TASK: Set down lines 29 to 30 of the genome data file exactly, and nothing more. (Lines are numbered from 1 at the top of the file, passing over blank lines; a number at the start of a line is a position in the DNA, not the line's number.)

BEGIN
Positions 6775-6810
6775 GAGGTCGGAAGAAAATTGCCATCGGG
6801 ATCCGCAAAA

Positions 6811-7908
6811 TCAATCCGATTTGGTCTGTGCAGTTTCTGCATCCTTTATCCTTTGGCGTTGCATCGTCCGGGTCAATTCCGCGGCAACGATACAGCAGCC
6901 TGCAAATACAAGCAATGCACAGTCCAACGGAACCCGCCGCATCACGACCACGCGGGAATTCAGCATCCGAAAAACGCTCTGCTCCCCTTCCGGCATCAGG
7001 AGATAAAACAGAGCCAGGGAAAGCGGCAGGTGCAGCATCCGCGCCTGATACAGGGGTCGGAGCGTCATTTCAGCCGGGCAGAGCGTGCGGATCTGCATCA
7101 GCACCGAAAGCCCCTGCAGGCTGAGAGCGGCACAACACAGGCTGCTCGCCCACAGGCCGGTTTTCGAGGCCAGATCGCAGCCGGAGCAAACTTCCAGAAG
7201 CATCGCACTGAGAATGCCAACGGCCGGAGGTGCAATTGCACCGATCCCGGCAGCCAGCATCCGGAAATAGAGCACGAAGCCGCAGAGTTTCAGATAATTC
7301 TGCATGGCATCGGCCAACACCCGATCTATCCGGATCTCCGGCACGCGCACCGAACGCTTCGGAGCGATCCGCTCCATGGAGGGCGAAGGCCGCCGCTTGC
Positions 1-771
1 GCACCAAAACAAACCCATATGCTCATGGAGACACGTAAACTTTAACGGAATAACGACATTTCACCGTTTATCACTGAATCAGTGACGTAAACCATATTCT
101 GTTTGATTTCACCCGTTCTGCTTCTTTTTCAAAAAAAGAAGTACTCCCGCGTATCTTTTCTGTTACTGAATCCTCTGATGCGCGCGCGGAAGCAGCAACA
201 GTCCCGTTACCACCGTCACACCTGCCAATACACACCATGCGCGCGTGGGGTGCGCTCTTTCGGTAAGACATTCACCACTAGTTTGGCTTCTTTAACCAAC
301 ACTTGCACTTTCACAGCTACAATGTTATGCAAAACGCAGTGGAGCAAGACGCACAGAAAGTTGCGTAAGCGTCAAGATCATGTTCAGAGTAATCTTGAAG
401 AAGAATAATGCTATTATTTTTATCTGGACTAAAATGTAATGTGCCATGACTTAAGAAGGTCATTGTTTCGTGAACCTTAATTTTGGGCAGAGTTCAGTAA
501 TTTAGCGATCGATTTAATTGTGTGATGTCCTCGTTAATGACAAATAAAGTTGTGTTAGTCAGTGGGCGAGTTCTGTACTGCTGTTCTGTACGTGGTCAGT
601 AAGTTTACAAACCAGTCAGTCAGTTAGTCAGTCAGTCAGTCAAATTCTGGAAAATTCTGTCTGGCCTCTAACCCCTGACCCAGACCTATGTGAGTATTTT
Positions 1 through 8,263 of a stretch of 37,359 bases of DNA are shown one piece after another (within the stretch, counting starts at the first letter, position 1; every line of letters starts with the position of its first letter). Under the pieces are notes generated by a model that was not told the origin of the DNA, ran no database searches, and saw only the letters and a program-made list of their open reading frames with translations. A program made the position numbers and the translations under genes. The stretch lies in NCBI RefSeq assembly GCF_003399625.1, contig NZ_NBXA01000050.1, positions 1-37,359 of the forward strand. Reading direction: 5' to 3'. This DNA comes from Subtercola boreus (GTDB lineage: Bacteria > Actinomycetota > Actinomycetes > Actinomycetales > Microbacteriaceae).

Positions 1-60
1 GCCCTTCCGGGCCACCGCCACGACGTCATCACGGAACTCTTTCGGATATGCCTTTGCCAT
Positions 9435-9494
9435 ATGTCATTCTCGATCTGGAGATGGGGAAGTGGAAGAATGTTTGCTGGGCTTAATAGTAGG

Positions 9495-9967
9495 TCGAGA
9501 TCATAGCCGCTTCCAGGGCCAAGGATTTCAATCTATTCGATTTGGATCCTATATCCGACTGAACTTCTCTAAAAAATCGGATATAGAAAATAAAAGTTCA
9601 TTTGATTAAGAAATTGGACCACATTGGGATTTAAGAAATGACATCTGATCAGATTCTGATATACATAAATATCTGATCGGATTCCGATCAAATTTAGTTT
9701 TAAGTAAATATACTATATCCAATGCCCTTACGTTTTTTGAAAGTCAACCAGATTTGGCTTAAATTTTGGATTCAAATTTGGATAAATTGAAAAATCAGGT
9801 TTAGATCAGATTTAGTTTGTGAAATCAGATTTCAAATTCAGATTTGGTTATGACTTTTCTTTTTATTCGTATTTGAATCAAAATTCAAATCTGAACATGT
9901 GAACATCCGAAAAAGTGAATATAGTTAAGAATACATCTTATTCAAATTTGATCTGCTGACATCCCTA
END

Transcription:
9801 TTAGATCAGATTTAGTTTGTGAAATCAGATTTCAAATTCAGATTTGGTTATGACTTTTCTTTTTATTCGTATTTGAATCAAAATTCAAATCTGAACATGT
9901 GAACATCCGAAAAAGTGAATATAGTTAAGAATACATCTTATTCAAATTTGATCTGCTGACATCCCTA